In a regulatory filing on Wednesday, the company said it had received a delisting warning earlier this month from Nasdaq, triggered by the company's stock being below $1 for 30 days.
To maintain its listing, Barnes&Noble.com has until Nov. 4 to have its share price close at above $1 for 10 consecutive days. If a company fails to meet that requirement, it receives a delisting notice, which can be appealed.
"The company is considering its alternatives with respect to regaining compliance with the rule. The delisting of the company's common stock would have a significant adverse effect on the stock's liquidity," Barnes&Noble.com said in its filing.
Company representatives did not return calls seeking comment.
Barnes&Noble.com, the online offspring of book industry giants Barnes & Noble and Bertelsmann, has been one of the leaders in online retailing in terms of sales and customers. But the company has long been in the shadow of archrival Amazon.com, the 800-pound gorilla of e-commerce.
Last year, as Amazon focused on posting a profit, its book sales stagnated and Barnes&Noble.com started tosome market share from the e-commerce giant in the category, the core product for both companies. Amazon has since a free shipping offer, which it says has helped increase the number of books it has sold. But the company hasn't seen much revenue growth in its books category as a result, and Buy.com has since the shipping offer.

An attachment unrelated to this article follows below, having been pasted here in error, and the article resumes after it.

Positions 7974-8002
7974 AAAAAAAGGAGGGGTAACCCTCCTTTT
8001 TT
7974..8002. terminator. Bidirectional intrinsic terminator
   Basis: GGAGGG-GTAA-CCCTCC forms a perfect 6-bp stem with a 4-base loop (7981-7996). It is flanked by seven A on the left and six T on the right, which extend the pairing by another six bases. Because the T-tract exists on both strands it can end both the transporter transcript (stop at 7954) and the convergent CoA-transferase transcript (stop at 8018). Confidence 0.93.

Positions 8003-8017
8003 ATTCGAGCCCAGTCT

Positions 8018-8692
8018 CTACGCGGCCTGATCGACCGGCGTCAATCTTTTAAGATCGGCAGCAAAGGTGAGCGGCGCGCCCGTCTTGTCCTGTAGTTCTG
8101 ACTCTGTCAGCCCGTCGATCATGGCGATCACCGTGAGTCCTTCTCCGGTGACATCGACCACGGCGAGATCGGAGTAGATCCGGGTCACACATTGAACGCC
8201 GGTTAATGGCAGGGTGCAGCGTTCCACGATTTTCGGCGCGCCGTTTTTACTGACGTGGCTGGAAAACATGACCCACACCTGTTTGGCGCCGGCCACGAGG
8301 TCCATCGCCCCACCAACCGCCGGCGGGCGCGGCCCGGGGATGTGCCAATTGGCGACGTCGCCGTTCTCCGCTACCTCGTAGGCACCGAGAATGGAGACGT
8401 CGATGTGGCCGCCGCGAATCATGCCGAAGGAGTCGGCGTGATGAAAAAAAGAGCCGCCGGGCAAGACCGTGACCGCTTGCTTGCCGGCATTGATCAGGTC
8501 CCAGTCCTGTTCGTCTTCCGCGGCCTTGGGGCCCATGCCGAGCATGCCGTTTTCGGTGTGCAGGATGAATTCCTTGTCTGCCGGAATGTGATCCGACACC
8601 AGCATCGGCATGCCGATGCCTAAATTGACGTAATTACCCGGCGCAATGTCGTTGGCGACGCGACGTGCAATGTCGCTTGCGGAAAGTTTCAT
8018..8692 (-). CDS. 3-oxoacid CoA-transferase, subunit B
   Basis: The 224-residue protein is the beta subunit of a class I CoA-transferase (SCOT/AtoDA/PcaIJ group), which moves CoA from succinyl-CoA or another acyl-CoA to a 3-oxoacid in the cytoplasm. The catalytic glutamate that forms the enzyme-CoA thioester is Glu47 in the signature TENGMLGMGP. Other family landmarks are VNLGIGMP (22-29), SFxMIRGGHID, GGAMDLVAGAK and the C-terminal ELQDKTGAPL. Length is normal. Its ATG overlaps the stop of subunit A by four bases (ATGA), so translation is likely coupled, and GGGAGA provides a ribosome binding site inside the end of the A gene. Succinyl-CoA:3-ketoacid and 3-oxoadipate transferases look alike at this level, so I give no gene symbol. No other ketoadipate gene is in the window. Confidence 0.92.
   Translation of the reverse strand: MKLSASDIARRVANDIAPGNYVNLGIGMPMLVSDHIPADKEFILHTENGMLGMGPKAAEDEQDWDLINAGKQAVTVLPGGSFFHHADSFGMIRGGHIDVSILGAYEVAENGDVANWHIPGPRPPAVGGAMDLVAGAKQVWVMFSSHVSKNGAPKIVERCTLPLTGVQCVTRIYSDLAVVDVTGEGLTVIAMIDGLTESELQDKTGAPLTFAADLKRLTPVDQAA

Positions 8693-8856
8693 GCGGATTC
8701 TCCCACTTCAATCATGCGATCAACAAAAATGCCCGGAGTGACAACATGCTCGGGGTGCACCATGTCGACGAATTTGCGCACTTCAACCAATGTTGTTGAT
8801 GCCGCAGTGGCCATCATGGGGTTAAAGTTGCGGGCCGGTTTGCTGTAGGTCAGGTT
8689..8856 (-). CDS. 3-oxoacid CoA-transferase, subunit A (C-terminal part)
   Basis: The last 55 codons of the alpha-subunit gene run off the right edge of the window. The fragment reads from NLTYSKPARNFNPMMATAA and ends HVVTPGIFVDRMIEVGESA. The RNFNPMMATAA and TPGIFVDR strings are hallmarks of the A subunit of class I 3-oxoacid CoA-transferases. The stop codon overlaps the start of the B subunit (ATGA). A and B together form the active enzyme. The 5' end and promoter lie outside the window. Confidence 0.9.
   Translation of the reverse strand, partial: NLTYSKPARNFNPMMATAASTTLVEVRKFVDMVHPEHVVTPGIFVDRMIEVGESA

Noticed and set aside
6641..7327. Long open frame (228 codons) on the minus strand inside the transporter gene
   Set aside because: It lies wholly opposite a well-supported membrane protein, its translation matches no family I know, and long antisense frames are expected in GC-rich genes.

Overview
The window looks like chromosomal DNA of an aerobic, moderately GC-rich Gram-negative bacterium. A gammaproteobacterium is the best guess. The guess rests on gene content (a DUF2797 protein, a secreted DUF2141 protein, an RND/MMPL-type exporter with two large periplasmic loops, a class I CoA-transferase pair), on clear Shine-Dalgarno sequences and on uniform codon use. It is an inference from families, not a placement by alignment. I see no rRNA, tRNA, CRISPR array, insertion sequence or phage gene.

Last month, Barnes&Noble.com announced that it lost $20.6 million on $85.8 million in revenue in the second quarter. The company's stock closed regular trading on the Nasdaq up 5 cents on Wednesday to 75 cents.
In recent years, many companies facing delisting haveto do reverse stock splits to juice up their share price, but those have often failed.
Delisted last year,is among the many dot-com companies whose stocks have dropped off the Nasdaq national market in recent years.